Whack! Andy slaps his notebook on Mr. K’s desk in a futile effort to smash the pesky mosquito that has been sampling blood from all of them.
The Colonel smirks at his miss. “Colonel Chapa thinks the hundred goldfish he donated for the concrete basin at San Pedro Springs will cure the mosquito problem. The goldfish will just wind up as appetizers for the alligator contributed by Henry Landa.”
“That poor specimen of a reptile has been rendered too helpless to snap them up in his jaws,” says Mr. K. “The cruel schoolboys torture the poor creature. Every time he surfaces to sun on the banks, they harass him with sticks and rocks. Poked one of his eyes out. No. The solution for the mosquito problem is bats. We need bats.”
Former Governor Thomas Mitchell Campbell, June 1914
“Fannie, that was absolutely delicious,” gushes Minnie Ball. “The strawberries were enormous and sweet, but your crumbly shortcake is the best I have ever tasted. Please share your recipe with me.”
“Yes, please do.” Tom Ball, pats his stomach as he leans back in his chair.
Flattered, Fannie smiles. “Of course, but there really is no secret, aside from a quarter-pound of butter and fresh cream. There’s no recipe written down. I make it the same way my mother did, and I suppose her mother before her.”
“I don’t understand it,” Thomas interjects. “A good man like you, Tom, forced to run against that rube from Bell County who truckles to the liquor interests. And I find it disheartening that someone with obvious conflicts of interest—that keg-roller Otto Wahrmund—slips back into his seat in the House of Representatives unopposed.”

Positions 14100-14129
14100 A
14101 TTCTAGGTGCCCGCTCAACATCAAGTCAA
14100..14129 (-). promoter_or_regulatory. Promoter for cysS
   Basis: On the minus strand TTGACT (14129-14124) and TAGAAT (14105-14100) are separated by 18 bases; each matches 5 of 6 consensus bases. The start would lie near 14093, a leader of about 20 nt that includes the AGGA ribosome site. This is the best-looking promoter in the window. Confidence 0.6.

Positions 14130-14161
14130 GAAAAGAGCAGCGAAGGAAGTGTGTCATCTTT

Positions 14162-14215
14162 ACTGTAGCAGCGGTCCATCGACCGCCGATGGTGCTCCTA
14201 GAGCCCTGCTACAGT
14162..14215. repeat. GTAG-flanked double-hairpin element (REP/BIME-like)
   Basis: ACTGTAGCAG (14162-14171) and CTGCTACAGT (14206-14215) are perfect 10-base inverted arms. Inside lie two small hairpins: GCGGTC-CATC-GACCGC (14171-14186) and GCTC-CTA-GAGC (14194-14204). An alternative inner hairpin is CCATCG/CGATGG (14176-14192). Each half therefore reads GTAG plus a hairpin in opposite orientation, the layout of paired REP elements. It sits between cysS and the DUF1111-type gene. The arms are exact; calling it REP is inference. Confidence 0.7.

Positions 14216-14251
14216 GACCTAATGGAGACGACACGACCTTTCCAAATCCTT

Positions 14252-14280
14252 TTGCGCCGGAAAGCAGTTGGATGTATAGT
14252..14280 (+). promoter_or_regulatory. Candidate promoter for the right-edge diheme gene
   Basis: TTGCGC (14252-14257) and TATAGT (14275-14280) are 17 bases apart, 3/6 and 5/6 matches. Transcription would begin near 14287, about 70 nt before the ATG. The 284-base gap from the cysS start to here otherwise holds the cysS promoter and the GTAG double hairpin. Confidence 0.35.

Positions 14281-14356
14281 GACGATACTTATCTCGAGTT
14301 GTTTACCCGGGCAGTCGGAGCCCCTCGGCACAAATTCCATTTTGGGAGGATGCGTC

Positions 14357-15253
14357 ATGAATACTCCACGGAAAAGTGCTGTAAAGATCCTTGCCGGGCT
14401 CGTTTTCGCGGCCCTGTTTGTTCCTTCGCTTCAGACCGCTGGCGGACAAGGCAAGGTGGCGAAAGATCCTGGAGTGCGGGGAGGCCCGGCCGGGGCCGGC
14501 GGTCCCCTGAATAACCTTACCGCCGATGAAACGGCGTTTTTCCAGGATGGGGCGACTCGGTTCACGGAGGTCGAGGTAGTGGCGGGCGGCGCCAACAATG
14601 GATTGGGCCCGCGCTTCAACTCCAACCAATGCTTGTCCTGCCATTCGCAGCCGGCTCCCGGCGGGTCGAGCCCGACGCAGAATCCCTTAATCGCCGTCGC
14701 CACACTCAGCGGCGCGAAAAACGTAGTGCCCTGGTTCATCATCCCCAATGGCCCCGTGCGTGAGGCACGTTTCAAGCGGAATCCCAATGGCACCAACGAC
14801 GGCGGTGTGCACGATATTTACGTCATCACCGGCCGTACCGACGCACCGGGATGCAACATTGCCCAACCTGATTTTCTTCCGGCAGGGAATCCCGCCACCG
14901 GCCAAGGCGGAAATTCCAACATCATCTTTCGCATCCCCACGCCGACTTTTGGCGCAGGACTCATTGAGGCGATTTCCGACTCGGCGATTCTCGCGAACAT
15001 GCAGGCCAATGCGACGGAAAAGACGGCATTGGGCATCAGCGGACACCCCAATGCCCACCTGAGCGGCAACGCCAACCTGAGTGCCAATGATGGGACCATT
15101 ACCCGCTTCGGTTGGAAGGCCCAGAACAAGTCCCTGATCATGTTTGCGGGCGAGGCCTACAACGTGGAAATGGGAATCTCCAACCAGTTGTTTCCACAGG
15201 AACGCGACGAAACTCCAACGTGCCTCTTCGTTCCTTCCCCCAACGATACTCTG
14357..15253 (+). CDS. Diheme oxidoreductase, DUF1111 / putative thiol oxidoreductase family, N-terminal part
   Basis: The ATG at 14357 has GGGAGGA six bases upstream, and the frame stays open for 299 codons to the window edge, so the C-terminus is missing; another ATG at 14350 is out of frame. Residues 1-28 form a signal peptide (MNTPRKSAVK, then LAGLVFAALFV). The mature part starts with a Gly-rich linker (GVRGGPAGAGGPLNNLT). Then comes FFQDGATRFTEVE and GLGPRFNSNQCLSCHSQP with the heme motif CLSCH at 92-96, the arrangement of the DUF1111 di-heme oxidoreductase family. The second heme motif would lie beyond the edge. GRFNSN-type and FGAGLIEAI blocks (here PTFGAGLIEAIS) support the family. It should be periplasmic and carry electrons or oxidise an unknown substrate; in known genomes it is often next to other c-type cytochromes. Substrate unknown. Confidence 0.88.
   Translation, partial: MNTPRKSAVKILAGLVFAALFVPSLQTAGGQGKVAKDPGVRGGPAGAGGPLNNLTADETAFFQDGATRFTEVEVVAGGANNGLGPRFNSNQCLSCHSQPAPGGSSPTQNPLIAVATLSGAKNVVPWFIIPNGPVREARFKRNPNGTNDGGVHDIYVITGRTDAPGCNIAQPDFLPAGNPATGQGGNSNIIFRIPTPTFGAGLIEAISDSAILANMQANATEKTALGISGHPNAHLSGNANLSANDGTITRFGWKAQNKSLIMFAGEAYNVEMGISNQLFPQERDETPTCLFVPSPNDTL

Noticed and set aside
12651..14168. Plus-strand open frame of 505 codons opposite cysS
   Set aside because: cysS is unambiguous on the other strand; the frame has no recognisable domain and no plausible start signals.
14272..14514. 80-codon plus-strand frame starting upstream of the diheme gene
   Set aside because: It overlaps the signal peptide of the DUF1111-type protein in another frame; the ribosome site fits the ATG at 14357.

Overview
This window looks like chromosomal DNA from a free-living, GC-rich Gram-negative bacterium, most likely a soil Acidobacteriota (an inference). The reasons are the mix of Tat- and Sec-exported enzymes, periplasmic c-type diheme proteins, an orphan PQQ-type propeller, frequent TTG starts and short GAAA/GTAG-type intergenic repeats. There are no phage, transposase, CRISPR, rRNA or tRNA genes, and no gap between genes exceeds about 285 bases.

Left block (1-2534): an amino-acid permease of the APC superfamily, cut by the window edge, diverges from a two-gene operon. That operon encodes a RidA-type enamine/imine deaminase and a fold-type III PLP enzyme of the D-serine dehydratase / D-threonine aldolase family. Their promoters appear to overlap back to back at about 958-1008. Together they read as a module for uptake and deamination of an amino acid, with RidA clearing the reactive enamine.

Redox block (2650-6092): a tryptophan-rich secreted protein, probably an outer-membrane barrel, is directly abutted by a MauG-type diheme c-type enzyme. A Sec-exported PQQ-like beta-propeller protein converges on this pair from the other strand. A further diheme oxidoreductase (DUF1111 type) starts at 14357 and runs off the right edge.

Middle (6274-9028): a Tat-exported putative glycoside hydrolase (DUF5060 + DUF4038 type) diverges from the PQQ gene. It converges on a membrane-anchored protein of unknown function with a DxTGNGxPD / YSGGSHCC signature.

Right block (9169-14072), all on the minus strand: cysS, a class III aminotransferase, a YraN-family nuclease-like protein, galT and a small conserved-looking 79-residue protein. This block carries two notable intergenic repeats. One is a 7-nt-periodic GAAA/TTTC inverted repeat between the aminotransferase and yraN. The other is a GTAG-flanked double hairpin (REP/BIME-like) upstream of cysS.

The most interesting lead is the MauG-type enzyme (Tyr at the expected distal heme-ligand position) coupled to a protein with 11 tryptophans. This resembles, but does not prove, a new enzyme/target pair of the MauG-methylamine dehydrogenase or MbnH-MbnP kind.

“Failure to fire a twenty-one-gun salute to the American flag?” fumes Mr. K. “After all the damage to property owned by American interests in Mexico? After all the seized assets?”
The Colonel interrupts. “After the continuous transgressions all along the border from Brownsville to El Paso? Governor Colquitt has begged and begged Washington to let him take action. Secretary Bryan kept telling him to turn the other cheek.”
Mr. K strides back and forth, back and forth. “Now President Wilson,” is using the flimsy excuse of the Tampico incident, tantamount to nothing, to invade Vera Cruz. The seven seized sailors were released as soon as the Mexican commander realized the error of his subordinates. He sent a formal written apology to Admiral Mayo. But the war-hungry admiral demanded the American flag be raised and a twenty-one-gun salute.”